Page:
The Tampa Bay Rays fleeced the Pittsburgh Pirates at last season’s Major League Baseball trade deadline.
The Rays sent hard-throwing right-hander Chris Archer to the Pirates for outfielder Austin Meadows and then 24-year-old right-hander Tyler Glasnow. It was a transaction viewed as the Pirates looking to contend and the Rays continuing a teardown. Well, nine months later, it has become a trade that has enhanced the Rays’ playoff aspirations and stripped the Pirates of two potential franchise players.
Currently 11-3, the Rays are in first place in the American League East. Their offense is humming, their pitching staff is pitching to its capabilities, and they’re flying under the radar given the constant attention that goes the Boston Red Sox and New York Yankees’ way; Meadows and Glasnow have been driving forces to the Rays’ early dominance.
Hitting .367 while totaling six home runs and 15 RBIs, Meadows has been a vital source of offense in manager Kevin Cash‘s lineup. He can hit for contact, but has pop in his bat, can draw walks, and is already one of the best leadoff hitters in the sport. Last season the right fielder appeared in just 10 games for the Rays, but hit .292 in the 154 at-bats he was given with the Pirates. Sure, he has to limit the strikeouts, but the sky is the limit for the former super prospect.With the dust from the trade now settled, it has become clear: the @RaysBaseball absolutely fleeced the @Pirates in 2018's trade of Chris Archer. @RPStratakos looks into it.Click To Tweet
Meadows is a part of a Rays lineup that features the likes of Tommy Pham, Kevin Kiermaier, Avisail Garcia, Yandy Diaz, and Willy Adames. Plus, Joey Wendle and Matt Duffy have combined for just seven at-bats this season due to injury. Think about how productive this offense will be when the two infielders are healthy.
Meanwhile, Glasnow has been one of the most intriguing stories in MLB this season. After recording an underwhelming 4.20 ERA in the 11 starts he made for the Rays last season, Glasnow has taken his game to the next level. He has surrendered only one run in three starts, is striking batters out at a high rate, and keeping runners off base.
Given the Rays’ bullpen day strategy, they only have three true starting pitchers, but they’re all excelling and/or potent forces on the rubber every fifth day. Blake Snell won the 2018 AL Cy Young Award, is arguably the best left-handed starter in the sport, an innings eater, and unhittable when he’s in a rhythm; Charlie Morton signed a two-year deal with the Rays in the offseason, is efficient, a big-game pitcher, and works out of trouble; Glasnow is on the rise.
On the other hand, Archer’s tenure with the Pirates has been a shaky ride. In the 10 starts he made for the Pirates last season, he recorded a 4.30 ERA and 1.36 WHIP. He had a couple of encouraging starts, but other than those select outings, Archer was hit hard, didn’t pitch deep into games, and put too many runners on base.
When the Pirates acquired Archer, giving up Meadows and Glasnow seemed like a steep price to pay, especially given the high esteem that Meadows was held in. But Glasnow’s struggles and the potential for Archer to return to being the ace-caliber starter that he was pre-2016 was intriguing enough for general manager Neal Huntington to pull the trigger.
Before 2016, Archer was one of the best pitchers in baseball. He had an overpowering fastball, recorded an ERA of, at most, 3.33 from 2013-15, and was the Rays undisputed ace. Through both the good and bad times, he was able to record strikeouts at a high rate and pitch back into counts. And, for what it’s worth, Archer has surrendered just three runs in the two starts he has made this season. But he still hasn’t pitched deep into games, and a revitalization of the All-Star right-hander appears unlikely.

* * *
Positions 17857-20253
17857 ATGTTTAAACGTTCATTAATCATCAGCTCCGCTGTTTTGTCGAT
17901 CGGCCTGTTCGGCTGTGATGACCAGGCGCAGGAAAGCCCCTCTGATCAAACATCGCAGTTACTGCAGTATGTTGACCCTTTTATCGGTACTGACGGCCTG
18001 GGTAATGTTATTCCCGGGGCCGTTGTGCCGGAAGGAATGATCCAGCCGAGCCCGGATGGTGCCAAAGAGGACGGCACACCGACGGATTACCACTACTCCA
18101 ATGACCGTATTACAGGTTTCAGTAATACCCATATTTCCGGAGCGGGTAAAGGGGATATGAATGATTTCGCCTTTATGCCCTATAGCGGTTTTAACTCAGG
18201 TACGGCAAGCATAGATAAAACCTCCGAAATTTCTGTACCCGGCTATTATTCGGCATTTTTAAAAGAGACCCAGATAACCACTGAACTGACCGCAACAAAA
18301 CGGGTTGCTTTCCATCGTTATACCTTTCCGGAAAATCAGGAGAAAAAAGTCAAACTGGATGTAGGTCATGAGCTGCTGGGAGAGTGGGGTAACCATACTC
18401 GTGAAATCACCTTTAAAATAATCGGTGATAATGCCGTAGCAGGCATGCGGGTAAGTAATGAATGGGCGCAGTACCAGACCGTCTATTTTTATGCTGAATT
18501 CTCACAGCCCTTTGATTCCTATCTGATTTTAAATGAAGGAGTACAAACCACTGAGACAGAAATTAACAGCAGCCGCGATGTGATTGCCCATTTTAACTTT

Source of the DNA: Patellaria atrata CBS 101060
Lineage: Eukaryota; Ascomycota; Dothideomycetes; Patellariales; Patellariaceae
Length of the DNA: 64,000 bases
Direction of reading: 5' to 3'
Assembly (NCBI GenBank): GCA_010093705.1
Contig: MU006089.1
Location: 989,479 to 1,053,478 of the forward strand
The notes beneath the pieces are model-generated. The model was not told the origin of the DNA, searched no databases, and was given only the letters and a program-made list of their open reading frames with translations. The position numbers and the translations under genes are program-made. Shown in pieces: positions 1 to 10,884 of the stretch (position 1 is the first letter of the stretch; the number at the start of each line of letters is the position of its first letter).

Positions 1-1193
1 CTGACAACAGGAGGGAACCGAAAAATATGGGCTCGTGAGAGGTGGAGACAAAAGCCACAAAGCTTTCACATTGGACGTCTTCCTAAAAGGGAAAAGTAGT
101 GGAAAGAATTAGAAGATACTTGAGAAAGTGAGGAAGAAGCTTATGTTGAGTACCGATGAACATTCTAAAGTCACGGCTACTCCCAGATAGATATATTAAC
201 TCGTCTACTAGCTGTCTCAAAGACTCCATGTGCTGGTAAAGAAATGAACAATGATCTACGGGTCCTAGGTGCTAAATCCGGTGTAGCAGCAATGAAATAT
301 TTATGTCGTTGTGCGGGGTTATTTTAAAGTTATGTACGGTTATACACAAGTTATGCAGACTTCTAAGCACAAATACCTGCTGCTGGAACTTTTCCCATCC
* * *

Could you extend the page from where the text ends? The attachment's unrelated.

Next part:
Now, the Pirates have an underrated roster. Their lineup is quietly a reliable unit with Josh Bell, Adam Frazier, Starling Marte, Francisco Cervelli, and, when healthy, Corey Dickerson and Gregory Polanco. On the hill, they have Archer, Jameson Taillon, Trevor Williams, and Jordan Lyles. The Pirates’ problem is that they play in a deep division, the National League Central, which includes the Milwaukee Brewers, Chicago Cubs, and St. Louis Cardinals; they’re the fourth-best team in the division.
Plus, if they want to be in the playoff race, the Pirates need their rotation to be electric, and that starts with Archer. In each of the last three seasons, a big question has been whether Archer will ever return to being the dynamic pitcher of old. It didn’t happen in 2017, or last year, and there’s doubt as to whether it’ll happen this season.
Concurrently, even if Archer has a monster season and establishes himself as manager Clint Hurdle‘s ace, the Rays will still have won last season’s blockbuster trade. The aforementioned scenario is a best-case outcome for the Pirates. The best-case outcome for Meadows is he becomes a star outfielder and the face of the Rays. For Glasnow, it’s forming an elite one-two pitching punch with Snell. Do either of those scenarios seem outlandish based on their production to this point in their respective careers, as well as their high ceilings? Even if you think they are, it’s safe to say that one of the two plays into their potential, and that alone makes the deal worth it for the Rays.
Meadows is becoming a franchise player; Glasnow is coming into his own as a top-of-the-rotation force; Archer’s most memorable moment with the Pirates has been throwing behind Derek Dietrich and starting a brawl. To this point, it has been a one-sided trade. Advantage Rays.